Public diplomacy and higher education

For Canadians, higher education is just a part of the public diplomacy measures the country must undertake to retain their place as leaders internationally. Students will always come to Canada but the success or failure of international education mustn’t be gauged by the numbers and experiences of students entering our universities, but by the numbers of international students and experiences that graduate from our universities. Additionally, the number of our own students who graduate from our international counterparts.

International policy advisor Simon Anholt, the champion of ‘nation branding,’ developed a hexagon of international competitive identity (pictured below), in which he defines the different determinants essential in the projection of countries internationally.

A point of benefit from developing Canada’s international higher education strategy can be made for all six determinants in the above hexagon. Starting with ‘people,’ arguably Canada’s strongest asset is their people, the general perceptions of Canadians is usually a positive one, the movement of Canadians abroad as well as the interactions with Canadians by international students should only benefit this perception. Tourism and culture go hand in hand; international students are technically ‘academic tourists’ and if they embrace the culture of Canada, they may project this to their friends as family as a friendly place worth visiting or doing business with. This leads to investment, having students study abroad, gaining knowledge of international markets will allow Canadians to play a stronger role in trade agreements and the overall global market. Finally, higher education institutions are brands and must attract students, exchange students and promote their alumni to study overseas to extend the reach of their respective brands.

Since the Harper Government eliminated funding for the Understanding Canada program in 2012, the onus of projecting Canada academically has lain heavily with the institutions themselves. When the cuts were made, the Canadian Studies program had over 7,000 ‘Canadianists’ teaching students about Canada around the world in 290 centres across 50 different countries. The courses ranged from Canadian environmental and economic studies to Canadian politics and pop-culture, serving as a leading tool in public diplomacy. The Department of Foreign Affairs, Development and Trade has been provided with a new trust under Trudeau, which will allow them to re-engage with the world in order to promote both Canadian studies, as well as studying in Canada.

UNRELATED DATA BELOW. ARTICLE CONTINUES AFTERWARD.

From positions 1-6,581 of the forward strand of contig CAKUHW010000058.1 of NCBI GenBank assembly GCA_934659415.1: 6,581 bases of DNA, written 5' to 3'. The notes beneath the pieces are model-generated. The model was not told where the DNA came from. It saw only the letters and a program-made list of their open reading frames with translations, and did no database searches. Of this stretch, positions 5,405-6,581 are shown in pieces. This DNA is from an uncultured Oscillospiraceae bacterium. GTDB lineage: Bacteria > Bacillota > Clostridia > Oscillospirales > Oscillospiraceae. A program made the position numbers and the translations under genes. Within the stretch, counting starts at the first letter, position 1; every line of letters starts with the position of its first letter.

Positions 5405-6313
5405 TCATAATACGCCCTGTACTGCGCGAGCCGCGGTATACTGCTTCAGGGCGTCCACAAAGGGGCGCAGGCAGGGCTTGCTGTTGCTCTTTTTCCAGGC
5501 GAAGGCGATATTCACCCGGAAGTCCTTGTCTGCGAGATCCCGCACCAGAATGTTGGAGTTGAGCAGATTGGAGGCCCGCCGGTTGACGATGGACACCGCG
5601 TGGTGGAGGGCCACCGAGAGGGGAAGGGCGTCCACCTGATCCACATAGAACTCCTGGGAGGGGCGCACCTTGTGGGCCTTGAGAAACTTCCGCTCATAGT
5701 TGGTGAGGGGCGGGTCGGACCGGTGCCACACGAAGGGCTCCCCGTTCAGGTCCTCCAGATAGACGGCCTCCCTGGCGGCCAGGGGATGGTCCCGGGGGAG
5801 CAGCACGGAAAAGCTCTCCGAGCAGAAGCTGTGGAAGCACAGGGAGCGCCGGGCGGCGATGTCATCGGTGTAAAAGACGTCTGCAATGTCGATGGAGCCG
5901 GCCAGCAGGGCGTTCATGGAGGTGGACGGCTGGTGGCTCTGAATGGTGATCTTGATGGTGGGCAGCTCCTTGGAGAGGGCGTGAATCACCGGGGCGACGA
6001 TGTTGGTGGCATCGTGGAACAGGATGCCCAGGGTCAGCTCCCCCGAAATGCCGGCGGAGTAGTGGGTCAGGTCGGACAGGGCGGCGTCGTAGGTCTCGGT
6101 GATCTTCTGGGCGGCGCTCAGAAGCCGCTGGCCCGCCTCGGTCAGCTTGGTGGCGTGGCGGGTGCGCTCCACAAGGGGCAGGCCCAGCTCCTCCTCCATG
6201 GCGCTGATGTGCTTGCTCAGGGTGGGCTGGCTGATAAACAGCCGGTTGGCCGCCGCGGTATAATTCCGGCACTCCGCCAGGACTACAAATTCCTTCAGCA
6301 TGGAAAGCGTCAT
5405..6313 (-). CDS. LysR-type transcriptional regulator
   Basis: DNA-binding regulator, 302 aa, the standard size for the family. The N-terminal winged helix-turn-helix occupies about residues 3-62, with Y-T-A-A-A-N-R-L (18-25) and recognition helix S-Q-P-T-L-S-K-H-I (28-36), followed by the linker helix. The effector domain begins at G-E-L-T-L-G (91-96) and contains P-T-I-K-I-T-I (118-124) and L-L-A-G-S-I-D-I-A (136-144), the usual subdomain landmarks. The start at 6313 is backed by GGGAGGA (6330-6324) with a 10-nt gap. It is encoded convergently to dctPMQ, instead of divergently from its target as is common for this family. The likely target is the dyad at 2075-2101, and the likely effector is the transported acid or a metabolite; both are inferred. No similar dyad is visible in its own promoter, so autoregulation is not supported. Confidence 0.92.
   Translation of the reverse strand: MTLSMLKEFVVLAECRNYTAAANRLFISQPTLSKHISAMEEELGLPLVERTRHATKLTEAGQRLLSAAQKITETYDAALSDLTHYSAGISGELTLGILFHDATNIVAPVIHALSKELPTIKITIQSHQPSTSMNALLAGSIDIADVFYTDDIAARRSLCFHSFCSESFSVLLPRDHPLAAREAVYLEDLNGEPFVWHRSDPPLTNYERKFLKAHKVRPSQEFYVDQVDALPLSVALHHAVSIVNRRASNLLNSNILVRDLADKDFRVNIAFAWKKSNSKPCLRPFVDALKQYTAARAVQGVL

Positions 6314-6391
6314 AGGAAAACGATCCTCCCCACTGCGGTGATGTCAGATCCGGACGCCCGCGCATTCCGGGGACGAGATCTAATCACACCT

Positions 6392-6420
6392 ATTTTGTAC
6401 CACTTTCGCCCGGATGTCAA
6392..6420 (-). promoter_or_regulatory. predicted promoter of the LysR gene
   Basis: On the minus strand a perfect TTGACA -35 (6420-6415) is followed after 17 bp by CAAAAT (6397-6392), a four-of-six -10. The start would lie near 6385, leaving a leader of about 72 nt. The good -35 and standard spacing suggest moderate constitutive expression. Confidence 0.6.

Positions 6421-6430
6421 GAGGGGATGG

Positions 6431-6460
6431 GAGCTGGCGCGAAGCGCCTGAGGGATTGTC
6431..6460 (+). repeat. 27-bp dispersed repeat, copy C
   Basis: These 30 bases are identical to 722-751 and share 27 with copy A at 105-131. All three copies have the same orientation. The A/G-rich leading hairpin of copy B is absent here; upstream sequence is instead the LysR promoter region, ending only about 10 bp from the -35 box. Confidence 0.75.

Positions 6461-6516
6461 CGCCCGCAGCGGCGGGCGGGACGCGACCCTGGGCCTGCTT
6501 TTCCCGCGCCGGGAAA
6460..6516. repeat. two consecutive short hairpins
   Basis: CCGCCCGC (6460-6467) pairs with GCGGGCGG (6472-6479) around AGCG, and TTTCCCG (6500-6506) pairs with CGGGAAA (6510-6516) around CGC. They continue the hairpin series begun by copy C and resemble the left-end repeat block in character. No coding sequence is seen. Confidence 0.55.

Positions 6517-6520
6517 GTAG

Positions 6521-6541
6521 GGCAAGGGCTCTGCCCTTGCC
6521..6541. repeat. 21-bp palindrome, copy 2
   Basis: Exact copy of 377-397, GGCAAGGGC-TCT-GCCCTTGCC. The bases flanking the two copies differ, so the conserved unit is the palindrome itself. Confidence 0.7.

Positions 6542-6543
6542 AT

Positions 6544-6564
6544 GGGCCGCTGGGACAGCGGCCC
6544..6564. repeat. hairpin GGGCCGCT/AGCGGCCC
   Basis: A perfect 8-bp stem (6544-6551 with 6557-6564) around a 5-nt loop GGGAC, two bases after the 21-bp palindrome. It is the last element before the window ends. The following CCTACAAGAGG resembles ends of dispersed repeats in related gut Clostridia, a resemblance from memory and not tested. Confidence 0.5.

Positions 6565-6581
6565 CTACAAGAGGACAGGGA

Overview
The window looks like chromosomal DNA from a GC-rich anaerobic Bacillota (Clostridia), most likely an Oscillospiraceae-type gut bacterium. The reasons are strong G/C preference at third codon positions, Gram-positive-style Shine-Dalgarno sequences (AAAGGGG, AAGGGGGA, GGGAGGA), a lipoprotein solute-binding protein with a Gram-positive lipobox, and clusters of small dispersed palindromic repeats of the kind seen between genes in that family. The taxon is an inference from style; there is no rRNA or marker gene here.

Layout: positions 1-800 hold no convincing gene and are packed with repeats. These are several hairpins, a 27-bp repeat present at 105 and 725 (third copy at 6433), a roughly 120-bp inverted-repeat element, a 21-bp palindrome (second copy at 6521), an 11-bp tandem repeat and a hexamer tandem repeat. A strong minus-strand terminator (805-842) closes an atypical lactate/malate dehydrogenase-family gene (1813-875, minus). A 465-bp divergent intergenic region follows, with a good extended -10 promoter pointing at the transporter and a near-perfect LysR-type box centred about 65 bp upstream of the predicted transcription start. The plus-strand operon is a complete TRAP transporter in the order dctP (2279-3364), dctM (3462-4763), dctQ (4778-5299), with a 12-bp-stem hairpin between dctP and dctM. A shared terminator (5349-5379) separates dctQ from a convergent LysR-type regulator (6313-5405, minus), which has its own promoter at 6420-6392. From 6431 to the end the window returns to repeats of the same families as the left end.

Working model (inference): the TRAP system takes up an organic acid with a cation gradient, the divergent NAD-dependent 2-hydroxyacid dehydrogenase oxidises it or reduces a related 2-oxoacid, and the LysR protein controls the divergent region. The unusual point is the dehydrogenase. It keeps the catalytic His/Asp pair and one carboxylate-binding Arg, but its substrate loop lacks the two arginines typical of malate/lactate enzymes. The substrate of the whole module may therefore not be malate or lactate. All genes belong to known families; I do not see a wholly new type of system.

Under the leadership of Prime Minister Harper, Canada enjoyed an increase in international enrolment, albeit mainly driven by provincial, rather than federal, policy. Although Canada was open in welcoming students from other nations, the government did not do much to promote the public image of Canada internationally. Prime Minister Trudeau has pledged to the world that the Canada of old has returned and that his government will be dynamic and reflective of the needs of all Canadians. Similar to the manner in which the new Liberal government is attempting to be modern and innovative, the country and the provinces must do the same when developing their higher education strategies.

Raed Ayad

Author: Raed Ayad

Raed is a graduate of York University, Toronto, who currently works for INTO as a Research and Policy Analyst. He studied Diplomacy at the London Academy of Diplomacy and is now working on a PhD at the University of East Anglia with a focus on the politics of national identity.